Charlemagne Essay

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Charlemagne, also known as Charles the Great and Charles I, was not only a king of France, but a commanding historical figure. Charlemagne is believed to have been born sometime around the year 742. He became King of the Franks in 768 and went on to become the Emperor of the Carolingian Empire in 800, before his death in 814. Charlemagne’s father, King Pepin (the short), officially put an end to the Merovingian line of kings to become King of the Franks, and willed that Francia be divided between both Charlemagne and his brother Carloman upon his death in 768. The divided rule was short lived, ○“Carloman had succumbed to disease after ruling two years in common with his brother, at his death Charles was unanimously elected King of the…show more content…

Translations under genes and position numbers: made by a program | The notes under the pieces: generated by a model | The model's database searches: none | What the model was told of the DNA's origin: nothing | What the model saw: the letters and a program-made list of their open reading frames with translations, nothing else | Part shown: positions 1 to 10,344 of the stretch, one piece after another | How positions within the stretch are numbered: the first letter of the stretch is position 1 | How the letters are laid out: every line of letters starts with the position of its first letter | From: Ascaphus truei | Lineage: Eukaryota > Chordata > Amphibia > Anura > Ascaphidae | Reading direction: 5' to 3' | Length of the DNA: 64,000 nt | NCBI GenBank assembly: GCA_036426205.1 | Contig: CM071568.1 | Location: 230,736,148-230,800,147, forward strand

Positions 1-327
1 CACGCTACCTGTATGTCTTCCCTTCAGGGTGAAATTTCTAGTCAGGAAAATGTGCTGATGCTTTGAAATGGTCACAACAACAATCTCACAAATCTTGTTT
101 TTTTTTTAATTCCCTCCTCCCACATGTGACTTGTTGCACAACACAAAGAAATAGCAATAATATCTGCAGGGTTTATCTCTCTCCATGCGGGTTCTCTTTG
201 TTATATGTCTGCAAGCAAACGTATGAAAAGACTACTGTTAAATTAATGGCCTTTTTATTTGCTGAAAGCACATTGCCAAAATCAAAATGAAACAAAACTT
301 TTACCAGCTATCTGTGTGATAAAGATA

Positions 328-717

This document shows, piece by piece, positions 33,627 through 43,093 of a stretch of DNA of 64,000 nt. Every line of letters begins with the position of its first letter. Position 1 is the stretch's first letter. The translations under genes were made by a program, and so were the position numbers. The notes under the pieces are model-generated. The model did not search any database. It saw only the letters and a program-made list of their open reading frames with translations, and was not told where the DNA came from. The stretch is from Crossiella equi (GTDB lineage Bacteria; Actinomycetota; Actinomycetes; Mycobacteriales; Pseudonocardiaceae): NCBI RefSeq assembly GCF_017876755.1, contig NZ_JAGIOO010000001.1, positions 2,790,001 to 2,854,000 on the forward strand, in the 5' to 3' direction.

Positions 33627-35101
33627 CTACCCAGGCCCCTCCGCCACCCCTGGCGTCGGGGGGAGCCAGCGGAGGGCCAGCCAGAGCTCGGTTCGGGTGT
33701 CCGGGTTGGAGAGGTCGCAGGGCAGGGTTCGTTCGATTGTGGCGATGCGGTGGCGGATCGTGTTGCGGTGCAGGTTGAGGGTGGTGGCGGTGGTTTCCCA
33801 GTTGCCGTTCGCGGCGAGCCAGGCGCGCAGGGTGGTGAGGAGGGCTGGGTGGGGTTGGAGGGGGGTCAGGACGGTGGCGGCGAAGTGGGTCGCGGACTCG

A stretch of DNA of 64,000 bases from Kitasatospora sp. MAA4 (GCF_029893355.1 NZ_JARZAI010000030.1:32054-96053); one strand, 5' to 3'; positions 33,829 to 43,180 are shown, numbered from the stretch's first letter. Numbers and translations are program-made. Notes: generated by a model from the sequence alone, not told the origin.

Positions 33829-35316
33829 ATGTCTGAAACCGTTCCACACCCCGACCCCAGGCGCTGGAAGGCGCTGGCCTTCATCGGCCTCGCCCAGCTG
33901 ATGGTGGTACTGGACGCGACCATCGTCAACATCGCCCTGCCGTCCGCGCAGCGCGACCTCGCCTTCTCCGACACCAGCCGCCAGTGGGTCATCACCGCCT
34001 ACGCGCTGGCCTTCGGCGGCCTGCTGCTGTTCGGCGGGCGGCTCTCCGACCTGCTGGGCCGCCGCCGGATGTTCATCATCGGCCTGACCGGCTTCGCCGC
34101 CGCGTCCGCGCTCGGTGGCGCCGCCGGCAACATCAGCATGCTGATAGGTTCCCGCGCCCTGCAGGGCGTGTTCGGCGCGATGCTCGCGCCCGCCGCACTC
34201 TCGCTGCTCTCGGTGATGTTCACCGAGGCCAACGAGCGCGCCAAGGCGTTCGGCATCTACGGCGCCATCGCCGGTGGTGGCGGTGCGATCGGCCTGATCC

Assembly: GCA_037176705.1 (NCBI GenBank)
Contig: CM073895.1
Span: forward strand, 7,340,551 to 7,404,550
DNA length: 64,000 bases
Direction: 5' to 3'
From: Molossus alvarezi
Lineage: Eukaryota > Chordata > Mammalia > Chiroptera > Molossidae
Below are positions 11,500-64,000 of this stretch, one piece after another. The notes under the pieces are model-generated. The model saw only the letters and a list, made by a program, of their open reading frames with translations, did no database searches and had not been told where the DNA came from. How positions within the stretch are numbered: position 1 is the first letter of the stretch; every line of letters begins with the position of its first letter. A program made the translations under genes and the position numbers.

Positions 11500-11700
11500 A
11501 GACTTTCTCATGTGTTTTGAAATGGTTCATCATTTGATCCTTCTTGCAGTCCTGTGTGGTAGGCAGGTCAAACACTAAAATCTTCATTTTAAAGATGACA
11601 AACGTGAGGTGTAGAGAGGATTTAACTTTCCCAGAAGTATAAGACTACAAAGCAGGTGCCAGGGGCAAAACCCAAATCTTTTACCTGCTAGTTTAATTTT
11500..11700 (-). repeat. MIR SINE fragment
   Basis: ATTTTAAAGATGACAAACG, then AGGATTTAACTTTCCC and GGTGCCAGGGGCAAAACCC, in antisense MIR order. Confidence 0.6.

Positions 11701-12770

This period has become known as the Carolingian Dynasty. The sense of renewal in a newly stabilized society was stimulated by an elite group of scholars gathered to Charlemagne’s court. During this time, there was a strong flourish of arts, literature, architecture, and religion. Charlemagne married several times and had several children, not only as product of his marriages, but from his concubines as well. He was very intent on having his children, male and female, study the liberal arts. He was also particularly personally fond of these studies. At the time of his death in 814, his son Louis succeeded him. Einhard, born in 775 in an ancient Frankish homeland, in a valley of the River Main, was taken into Charlemagne’s court sometime between 791 and 792. After the scholar Alcuin retired to the monastery, Einhard became a go to source for answers for Charlemagne. After Charlemagne’s death Einhard felt compelled to write a biography about his king and friend, writing that, ○“In any event, I would rather commit my story to writing, and hand it down in posterity, in partnership with others, so to speak, that to suffer the most glorious life of this most excellent king, the greatest of all the princes of his day, and his illustrious deeds, hard for men of later times to imitate, to be wrapped in the darkness of oblivion” (Einhard 16). Einhard spent twenty-two years in Charlemagne’s court and ○“Although

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